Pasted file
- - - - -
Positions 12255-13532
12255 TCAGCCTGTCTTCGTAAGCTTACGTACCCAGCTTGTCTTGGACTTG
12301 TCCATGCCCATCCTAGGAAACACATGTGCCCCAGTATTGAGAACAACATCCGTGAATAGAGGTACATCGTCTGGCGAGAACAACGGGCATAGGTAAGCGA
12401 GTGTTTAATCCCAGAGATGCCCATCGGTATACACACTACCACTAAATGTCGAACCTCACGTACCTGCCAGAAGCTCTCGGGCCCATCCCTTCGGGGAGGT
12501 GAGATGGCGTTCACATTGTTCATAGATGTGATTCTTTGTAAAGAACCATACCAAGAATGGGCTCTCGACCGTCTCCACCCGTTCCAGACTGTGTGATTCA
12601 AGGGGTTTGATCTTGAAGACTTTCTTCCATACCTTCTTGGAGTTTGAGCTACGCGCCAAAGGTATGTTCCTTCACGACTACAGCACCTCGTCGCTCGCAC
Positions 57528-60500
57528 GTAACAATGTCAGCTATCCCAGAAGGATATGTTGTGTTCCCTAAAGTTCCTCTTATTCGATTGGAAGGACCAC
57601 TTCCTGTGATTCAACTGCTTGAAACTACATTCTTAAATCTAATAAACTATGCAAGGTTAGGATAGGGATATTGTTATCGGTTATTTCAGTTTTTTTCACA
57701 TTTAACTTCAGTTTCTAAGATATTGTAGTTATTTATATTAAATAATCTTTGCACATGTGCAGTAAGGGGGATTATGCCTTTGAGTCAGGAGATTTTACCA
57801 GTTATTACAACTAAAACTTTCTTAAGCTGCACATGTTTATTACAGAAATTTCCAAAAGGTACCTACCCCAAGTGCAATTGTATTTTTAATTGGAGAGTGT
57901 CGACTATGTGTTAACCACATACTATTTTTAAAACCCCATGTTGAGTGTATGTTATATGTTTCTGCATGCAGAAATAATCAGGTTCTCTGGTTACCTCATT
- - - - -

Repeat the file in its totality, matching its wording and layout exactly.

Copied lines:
Positions 12255-13532
12255 TCAGCCTGTCTTCGTAAGCTTACGTACCCAGCTTGTCTTGGACTTG
12301 TCCATGCCCATCCTAGGAAACACATGTGCCCCAGTATTGAGAACAACATCCGTGAATAGAGGTACATCGTCTGGCGAGAACAACGGGCATAGGTAAGCGA
12401 GTGTTTAATCCCAGAGATGCCCATCGGTATACACACTACCACTAAATGTCGAACCTCACGTACCTGCCAGAAGCTCTCGGGCCCATCCCTTCGGGGAGGT
12501 GAGATGGCGTTCACATTGTTCATAGATGTGATTCTTTGTAAAGAACCATACCAAGAATGGGCTCTCGACCGTCTCCACCCGTTCCAGACTGTGTGATTCA
12601 AGGGGTTTGATCTTGAAGACTTTCTTCCATACCTTCTTGGAGTTTGAGCTACGCGCCAAAGGTATGTTCCTTCACGACTACAGCACCTCGTCGCTCGCAC
Positions 57528-60500
57528 GTAACAATGTCAGCTATCCCAGAAGGATATGTTGTGTTCCCTAAAGTTCCTCTTATTCGATTGGAAGGACCAC
57601 TTCCTGTGATTCAACTGCTTGAAACTACATTCTTAAATCTAATAAACTATGCAAGGTTAGGATAGGGATATTGTTATCGGTTATTTCAGTTTTTTTCACA
57701 TTTAACTTCAGTTTCTAAGATATTGTAGTTATTTATATTAAATAATCTTTGCACATGTGCAGTAAGGGGGATTATGCCTTTGAGTCAGGAGATTTTACCA
57801 GTTATTACAACTAAAACTTTCTTAAGCTGCACATGTTTATTACAGAAATTTCCAAAAGGTACCTACCCCAAGTGCAATTGTATTTTTAATTGGAGAGTGT
57901 CGACTATGTGTTAACCACATACTATTTTTAAAACCCCATGTTGAGTGTATGTTATATGTTTCTGCATGCAGAAATAATCAGGTTCTCTGGTTACCTCATT